The visitors can be academics, politicians, industrialists or future industrialists. Among the latter are groups of promising “young talent” sent by the Venturelab organisation to take an accelerated entrepreneurial course in Boston.

“We take advantage of the network of relations that Swissnex has and without it we could not organise this kind of training which has such a marked impact,” explains Jordi Montserrat, who is in charge of the programmes for the western part of Switzerland.

Marked impact

In San Francisco, when asked what he would say to a parliamentarian who might ask him to justify his budget, Simm says that the government supports Swissnex with 48 per cent of the $1 million (SFr970,000) total. The remainder is provided by various private institutions.

Swissnex also has centres in Singapore, China and India. Singapore is the smallest in the network and was opened in 2004. In a city-state which wants to make a name for itself as a centre of excellence for education in south Asia, the Swiss act as a bridgehead for their own academic institutions.

St Gallen University, the Swiss Tropical Institute in Basel and the Federal Institute of Technology (ETH) in Zurich are already working with Singapore and ETH Zurich is to take part in a future technology and entrepreneurial campus where it will be alongside MIT.

Swissnex was set up in Shanghai in 2008. In a country more used to working together with Americans than others, Switzerland is slowly making its presence felt; there are 25 common projects at present in life sciences, biotechnology and in sustainable urban development and there are dozens of student and research exchanges.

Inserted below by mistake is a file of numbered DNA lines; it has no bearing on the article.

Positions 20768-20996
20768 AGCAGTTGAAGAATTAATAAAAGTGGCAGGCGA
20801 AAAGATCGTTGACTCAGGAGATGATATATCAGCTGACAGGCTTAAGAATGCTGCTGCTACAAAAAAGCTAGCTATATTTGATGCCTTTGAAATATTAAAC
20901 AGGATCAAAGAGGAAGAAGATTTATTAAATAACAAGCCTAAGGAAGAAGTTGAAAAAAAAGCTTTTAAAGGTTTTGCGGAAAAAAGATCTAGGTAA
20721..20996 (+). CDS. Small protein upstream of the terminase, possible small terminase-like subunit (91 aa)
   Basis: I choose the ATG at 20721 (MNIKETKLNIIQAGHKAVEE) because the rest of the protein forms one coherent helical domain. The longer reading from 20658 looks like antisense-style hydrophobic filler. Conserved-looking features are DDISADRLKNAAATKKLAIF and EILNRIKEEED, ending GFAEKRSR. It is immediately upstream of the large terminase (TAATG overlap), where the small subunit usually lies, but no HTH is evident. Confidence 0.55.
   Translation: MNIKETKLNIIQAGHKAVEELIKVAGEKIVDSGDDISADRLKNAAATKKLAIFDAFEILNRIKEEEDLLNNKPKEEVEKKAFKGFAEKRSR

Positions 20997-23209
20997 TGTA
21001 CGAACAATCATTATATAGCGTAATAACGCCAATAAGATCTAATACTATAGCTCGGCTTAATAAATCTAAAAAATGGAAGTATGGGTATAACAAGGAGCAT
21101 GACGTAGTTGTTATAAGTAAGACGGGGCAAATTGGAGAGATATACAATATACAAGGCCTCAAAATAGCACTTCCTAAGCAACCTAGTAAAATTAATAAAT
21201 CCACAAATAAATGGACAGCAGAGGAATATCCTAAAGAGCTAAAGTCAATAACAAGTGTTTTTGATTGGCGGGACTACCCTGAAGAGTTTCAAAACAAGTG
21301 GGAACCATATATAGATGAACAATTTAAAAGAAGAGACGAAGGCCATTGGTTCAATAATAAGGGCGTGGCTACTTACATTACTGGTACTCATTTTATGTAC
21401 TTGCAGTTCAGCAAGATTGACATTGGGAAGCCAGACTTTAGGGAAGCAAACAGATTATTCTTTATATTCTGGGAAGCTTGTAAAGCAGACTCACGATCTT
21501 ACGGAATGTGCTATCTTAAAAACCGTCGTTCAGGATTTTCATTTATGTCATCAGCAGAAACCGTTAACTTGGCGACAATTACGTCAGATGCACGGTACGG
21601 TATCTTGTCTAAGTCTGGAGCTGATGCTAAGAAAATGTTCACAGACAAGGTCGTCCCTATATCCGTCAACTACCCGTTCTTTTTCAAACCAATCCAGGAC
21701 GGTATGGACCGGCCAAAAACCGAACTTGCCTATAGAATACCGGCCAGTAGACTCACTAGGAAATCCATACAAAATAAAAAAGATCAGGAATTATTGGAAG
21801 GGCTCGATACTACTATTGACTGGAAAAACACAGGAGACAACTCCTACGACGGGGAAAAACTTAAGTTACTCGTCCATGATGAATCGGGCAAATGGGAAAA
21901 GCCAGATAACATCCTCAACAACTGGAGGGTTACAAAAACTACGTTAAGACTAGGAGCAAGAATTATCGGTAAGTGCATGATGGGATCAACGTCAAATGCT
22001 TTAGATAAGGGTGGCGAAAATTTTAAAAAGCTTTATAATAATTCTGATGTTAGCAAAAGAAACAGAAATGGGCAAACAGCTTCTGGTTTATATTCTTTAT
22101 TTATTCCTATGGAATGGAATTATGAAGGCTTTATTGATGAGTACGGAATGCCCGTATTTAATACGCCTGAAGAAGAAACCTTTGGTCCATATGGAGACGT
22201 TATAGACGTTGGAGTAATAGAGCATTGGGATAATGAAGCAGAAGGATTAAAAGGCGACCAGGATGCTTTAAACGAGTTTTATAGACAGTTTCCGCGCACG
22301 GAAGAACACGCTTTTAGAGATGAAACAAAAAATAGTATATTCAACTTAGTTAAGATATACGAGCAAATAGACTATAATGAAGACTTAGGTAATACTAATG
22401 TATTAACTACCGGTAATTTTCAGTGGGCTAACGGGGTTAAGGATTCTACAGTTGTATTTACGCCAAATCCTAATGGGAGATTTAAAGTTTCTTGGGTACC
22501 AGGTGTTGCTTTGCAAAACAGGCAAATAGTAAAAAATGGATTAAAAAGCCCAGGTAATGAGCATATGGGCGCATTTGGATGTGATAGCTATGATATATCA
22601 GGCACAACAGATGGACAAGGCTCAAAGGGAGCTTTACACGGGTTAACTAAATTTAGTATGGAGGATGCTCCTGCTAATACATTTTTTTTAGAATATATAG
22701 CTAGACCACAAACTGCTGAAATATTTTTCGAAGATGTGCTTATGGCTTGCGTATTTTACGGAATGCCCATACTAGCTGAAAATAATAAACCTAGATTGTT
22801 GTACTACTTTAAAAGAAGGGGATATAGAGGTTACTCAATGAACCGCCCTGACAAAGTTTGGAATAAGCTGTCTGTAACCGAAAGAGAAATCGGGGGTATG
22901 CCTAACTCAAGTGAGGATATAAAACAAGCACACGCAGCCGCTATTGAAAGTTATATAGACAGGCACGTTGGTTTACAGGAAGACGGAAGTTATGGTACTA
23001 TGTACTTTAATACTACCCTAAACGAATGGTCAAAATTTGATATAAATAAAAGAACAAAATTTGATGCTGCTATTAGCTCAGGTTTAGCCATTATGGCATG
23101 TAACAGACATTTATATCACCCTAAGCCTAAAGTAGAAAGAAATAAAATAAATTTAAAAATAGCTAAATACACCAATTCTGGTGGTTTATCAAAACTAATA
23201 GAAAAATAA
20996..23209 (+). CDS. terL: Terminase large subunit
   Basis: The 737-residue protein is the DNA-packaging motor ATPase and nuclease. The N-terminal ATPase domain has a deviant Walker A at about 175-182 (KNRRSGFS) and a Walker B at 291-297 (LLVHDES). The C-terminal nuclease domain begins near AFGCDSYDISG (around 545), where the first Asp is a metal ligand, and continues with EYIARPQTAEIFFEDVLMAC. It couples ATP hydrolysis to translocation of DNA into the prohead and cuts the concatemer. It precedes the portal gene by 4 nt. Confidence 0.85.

As for Bangalore, which will be inaugurated next year, the potential of India’s “high-tech” capital is just like the country itself: enormous.

For the time being there are no plans to expand the Swissnex network further. At the State Secretariat for Education and Research, people are waiting for the results of an investigation into Switzerland’s foreign tasks and government reform, which could bring together education and research in one ministry. The decisions will therefore be political.

United States, Singapore, China and India: These countries play host to five scientific Swiss consulates in the Swissnex network. It is part of Switzerland’s bilateral cooperation concerning education, research and innovation.

Public-private: Administered by the State Secretariat for Education and Research in the interior ministry and with support from the foreign ministry Swissnex operates in partnerships with universities, businesses, associations and private sponsors.

Boston opened in October 2000 and cooperates closely with Swissnex San Francisco and with the Swiss scientific counsellor in Washington. Boston covers mainly New England and the Canadian provinces of Quebec and Ontario.

San Francisco opened in June 2003 and covers the west of the US and Canada.

Singapore opened in 2004 on the Biopolis site, the “science city” that mainly carries out biomedical research.

Shanghai, which is located in the same building as the Swiss consulate general, has been fully operational since 2008.

Bangalore received the green light from the Indian authorities in August 2010. It will be inaugurated in 2011.

(Translated from French by Robert Brookes)